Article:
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Adding to the excitement in Norway, there are celebrations being staged on every continent, as women peace-builders Rise With the Prize!

Then next week in D.C. on Dec. 14 and 15, the International Engagement Conference for South Sudan will bring together governments to outline the development priorities for the newest nation on the planet. For the first time at such an event, a delegation of South Sudanese women outside government—business owners, teachers, human-rights lawyers—will be recognized as official participants. They’ll be formally contributing their ideas and energy to building the future of a country emerging from decades of armed conflict.

From Afghanistan to Sudan—and the United States, too—the shift is happening. Headlines can now move away from presenting women as vulnerable, weak victims and instead show them as the leaders and strong survivors they (we!) are, and the essential work of women in preventing and stopping war, and rebuilding after a conflict.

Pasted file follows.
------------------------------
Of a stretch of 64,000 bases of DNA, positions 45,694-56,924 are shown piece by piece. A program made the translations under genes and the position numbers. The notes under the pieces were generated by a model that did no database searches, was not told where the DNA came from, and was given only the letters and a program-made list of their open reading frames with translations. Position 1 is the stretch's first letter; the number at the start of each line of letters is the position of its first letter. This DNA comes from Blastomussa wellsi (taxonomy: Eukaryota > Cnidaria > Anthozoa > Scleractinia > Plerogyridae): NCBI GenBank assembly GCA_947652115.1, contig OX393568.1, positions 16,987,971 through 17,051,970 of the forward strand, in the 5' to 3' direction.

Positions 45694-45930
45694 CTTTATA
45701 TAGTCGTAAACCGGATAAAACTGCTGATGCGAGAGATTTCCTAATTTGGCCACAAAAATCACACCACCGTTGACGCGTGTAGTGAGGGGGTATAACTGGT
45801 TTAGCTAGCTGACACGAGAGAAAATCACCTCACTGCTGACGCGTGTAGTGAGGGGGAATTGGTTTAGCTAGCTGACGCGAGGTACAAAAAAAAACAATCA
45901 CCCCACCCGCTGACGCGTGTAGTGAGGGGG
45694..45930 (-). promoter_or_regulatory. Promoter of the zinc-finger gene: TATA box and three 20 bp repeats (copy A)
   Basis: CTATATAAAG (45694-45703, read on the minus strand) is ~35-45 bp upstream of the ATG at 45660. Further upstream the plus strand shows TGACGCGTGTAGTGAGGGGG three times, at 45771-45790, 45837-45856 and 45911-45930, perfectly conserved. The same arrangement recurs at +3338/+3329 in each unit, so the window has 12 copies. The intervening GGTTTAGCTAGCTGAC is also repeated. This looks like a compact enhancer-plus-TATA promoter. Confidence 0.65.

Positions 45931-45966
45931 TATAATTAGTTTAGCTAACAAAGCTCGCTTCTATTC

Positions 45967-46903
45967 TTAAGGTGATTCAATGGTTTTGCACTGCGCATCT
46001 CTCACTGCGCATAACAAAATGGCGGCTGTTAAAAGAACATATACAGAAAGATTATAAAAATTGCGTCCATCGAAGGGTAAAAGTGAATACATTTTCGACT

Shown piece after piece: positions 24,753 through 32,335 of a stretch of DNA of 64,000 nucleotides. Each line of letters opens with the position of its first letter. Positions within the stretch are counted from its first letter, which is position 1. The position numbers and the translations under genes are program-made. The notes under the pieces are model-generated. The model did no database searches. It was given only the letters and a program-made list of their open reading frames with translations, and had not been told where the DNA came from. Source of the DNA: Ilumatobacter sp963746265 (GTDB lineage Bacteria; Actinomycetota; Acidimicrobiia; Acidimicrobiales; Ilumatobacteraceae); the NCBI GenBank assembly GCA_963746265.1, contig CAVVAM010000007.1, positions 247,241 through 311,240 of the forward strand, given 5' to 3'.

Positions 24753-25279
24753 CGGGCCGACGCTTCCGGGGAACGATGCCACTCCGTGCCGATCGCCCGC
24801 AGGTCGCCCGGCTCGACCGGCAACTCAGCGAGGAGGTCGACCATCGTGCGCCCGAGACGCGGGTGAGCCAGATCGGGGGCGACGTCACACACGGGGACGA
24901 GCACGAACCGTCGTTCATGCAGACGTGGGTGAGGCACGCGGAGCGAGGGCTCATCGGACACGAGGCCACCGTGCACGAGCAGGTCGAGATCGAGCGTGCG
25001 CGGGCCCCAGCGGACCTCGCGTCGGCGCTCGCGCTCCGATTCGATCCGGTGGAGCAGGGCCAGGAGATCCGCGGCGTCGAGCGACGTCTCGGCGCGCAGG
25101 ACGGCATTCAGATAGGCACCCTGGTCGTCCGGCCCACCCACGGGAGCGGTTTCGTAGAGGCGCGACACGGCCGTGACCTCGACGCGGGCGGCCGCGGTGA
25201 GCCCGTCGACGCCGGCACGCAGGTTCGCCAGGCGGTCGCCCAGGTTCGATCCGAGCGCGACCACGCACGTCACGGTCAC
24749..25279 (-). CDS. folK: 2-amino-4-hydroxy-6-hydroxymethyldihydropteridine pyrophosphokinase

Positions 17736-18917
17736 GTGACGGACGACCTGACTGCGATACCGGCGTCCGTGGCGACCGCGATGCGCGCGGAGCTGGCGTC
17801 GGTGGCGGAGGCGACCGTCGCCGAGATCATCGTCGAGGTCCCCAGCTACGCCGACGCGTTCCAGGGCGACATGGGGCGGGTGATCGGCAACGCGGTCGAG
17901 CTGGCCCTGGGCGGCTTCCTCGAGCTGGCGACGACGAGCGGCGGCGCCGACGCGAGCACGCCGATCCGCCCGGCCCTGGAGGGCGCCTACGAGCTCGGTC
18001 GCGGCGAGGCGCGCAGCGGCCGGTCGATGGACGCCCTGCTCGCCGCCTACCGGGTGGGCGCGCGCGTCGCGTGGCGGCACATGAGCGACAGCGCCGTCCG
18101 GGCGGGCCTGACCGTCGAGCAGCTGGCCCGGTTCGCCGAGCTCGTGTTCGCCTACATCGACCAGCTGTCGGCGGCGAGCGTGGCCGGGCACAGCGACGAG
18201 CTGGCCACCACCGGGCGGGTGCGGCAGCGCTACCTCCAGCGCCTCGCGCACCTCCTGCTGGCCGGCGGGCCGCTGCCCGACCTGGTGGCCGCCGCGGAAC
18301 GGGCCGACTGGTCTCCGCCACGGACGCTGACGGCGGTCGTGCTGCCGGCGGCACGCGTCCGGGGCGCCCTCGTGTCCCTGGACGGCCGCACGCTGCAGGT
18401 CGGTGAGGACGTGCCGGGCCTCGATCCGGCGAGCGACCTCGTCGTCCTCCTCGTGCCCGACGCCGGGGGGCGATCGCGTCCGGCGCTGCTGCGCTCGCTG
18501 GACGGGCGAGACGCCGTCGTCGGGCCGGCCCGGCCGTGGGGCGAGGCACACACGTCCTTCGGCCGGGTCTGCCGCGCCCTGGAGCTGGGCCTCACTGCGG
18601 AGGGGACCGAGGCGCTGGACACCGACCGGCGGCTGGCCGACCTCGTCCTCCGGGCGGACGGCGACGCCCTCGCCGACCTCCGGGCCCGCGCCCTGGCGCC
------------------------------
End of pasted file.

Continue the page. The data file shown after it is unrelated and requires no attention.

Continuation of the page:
Think of the possibilities when women are making sure that fields are tilled and crops distributed without corruption. When they’re organizing inoculations and education, even if in one-room clinics and schools. When they’re running for parliament and taking influential positions in governments. When they’re filling the ranks of the army, police, and intelligence services.

With women sharing power and positions with men, we’ll have a safer, saner world. Side by side. Side by side.

Leymah and Ellen teach us that when women are at the table, the dialogue changes. In Liberia, Leymah stopped the 14-year war; Ellen went on to stabilize the country. Both remind us what the ultimate prize is: a world built piece by piece—peace by peace—with none other than our own hands and hearts.